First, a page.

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Ta-Nehisi Coates Talks About His Latest Book, The Civil War And White Supremacy During Miami Visit

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Miami Book Fair
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Ta-Nehisi Coates discusses his book "We Were Eight Years In Power: An American Tragedy" at Miami Dade College.

Ta-Nehisi Coates is one of the leading voices on race and the enduring legacy of racism in America.

He is a national correspondent for The Atlantic, where he writes about social issues, politics and culture.

Coates was in Miami recently for a community conversation sponsored by the Miami Book Fair and conducted by WLRN reporter Nadege Green. Here are some highlights of their exchange:

WLRN: How does the civil war help us to really understand racial dynamics today?

COATES: I maintain that you really can't understand not black people, you can't understand American history if you can't understand why those 800,000 people died. When I go out to talk about the civil war, sometimes I get people that say, 'Well my great, great grandfather, you know, he didn't own any slaves but he fought for the Confederacy so it can't be about slavery.'

Your great, great grandfather might not have owned slaves, but I assure you he wanted to own slaves.  He didn’t want to own slaves because he’s a uniquely bad person. You know, had I been him at that point in time and I had been white and living in a society that he lived in, I would have wanted the slaves too.  Do you know why? Because slaves was how [you] accumulated wealth. That was accepted. You just couldn't really be a rich person in South Carolina and not own slaves. It just didn't happen.

So when you look not just at the people that died in the civil war  -- when you look at the terrorism that immediately followed, when you look at the failure of reconstruction, when you look at Jim Crow, when you look at the rise of the Klan first in 1862 and then in the 1920s and then again in the 1960s,  when you look at how the New Deal was fashioned to exclude black people,  when you look at all the racist episodes I would argue all the way up through mass incarceration -- you are seeing the aftershocks of the civil war.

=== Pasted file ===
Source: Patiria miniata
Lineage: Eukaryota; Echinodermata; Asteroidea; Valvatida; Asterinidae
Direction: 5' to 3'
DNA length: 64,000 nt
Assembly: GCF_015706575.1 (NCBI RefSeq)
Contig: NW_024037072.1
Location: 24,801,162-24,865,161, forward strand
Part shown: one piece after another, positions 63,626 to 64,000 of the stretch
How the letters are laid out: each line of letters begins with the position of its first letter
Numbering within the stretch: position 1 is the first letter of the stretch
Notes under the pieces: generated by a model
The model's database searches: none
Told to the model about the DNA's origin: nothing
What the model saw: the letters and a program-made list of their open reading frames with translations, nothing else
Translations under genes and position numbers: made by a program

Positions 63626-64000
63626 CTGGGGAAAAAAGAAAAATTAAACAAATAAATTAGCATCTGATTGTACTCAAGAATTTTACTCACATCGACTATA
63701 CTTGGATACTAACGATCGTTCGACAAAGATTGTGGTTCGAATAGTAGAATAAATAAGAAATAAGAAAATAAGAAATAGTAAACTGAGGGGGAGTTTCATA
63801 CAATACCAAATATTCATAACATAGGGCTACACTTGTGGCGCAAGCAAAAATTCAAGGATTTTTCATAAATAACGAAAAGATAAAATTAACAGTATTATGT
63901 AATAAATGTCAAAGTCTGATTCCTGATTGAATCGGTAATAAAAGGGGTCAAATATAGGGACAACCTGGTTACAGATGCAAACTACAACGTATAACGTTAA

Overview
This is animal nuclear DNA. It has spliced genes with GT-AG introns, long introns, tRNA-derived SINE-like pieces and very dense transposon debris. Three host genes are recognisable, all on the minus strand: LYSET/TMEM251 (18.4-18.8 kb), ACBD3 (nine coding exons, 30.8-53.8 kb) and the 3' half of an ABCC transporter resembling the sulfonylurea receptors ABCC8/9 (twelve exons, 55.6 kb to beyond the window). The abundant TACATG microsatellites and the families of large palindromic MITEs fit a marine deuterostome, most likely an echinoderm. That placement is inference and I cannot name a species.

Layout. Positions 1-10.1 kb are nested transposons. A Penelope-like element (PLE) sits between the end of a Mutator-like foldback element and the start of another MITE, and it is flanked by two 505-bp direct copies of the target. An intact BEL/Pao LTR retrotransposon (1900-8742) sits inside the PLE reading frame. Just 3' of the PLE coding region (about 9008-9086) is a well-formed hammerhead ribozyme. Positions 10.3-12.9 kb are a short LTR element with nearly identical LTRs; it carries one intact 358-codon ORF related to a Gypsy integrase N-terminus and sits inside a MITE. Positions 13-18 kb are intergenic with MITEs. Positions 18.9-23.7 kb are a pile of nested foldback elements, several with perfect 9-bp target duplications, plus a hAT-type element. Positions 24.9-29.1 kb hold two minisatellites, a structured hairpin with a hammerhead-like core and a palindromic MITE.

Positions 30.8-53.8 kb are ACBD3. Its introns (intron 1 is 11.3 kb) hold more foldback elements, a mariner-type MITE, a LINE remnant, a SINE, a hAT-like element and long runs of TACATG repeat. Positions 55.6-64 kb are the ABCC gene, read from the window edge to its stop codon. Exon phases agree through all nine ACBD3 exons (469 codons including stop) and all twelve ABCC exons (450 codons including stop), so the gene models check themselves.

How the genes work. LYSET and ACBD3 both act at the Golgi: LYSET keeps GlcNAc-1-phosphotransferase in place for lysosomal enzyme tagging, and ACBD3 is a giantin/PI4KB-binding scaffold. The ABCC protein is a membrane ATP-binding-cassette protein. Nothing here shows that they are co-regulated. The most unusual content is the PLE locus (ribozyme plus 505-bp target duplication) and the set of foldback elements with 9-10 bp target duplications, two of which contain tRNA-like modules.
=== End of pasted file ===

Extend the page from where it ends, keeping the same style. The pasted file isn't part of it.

And so we went from having the first black president to what you coined, “The First White President.” What does that mean?

One of the key things about the idea of whiteness in this country is that it has always depended on some out group. And mostly it depends on black people.

It defines itself against somebody else. What is Donald Trump without Barack Obama? People think the bigotry and a white supremacy is a side course. It’s not. It’s the central thing. If you took it away, you could not possibly have Trump.

Here in South Florida, I find, especially when we’re talking about race or injustice or inequality, it’s most times dismissed: 'But we're diverse. This is the backyard of Latin America. There are people from all over Latin America here. There are people all over from the Caribbean. African-Americans are here.'  So it's always, 'we're diverse'.

Does demographics matter?  Does being diverse cure the underlying issue of racism?

It matters, but no.  We have this notion in this country now that -people say this all time- that by 2050 will be majority-minority and a lot of this will go away.  Just because you have demographics on your side, again,  it buys into the myth of what America tells itself. You know about this history of fairness and you know X Y Z. I mean, I don't know how many black people expected Donald Trump to win, but I know a lot of them were not surprised that white people would do this because it's not out of the character of white people as a construction, as a people upholding power.

A way to make this comparison is obviously in this post [Harvey] Weinstein moment: I have been shocked-- a lot of my women friends have not been. It's because they know,  they know the character of men as a construction capable of doing certain things.

If you are black in this country, you know. You've spent your time as you are obliged to study the behavior of white people in mass towards black people. You just know and you're not surprised. 

There's nothing surprising about the idea that the lines might be drawn differently. And even if they're drawn in the same way that folks that twiddle with the machinery of democracy to make sure that white supremacy remains a powerful powerful force in American politics.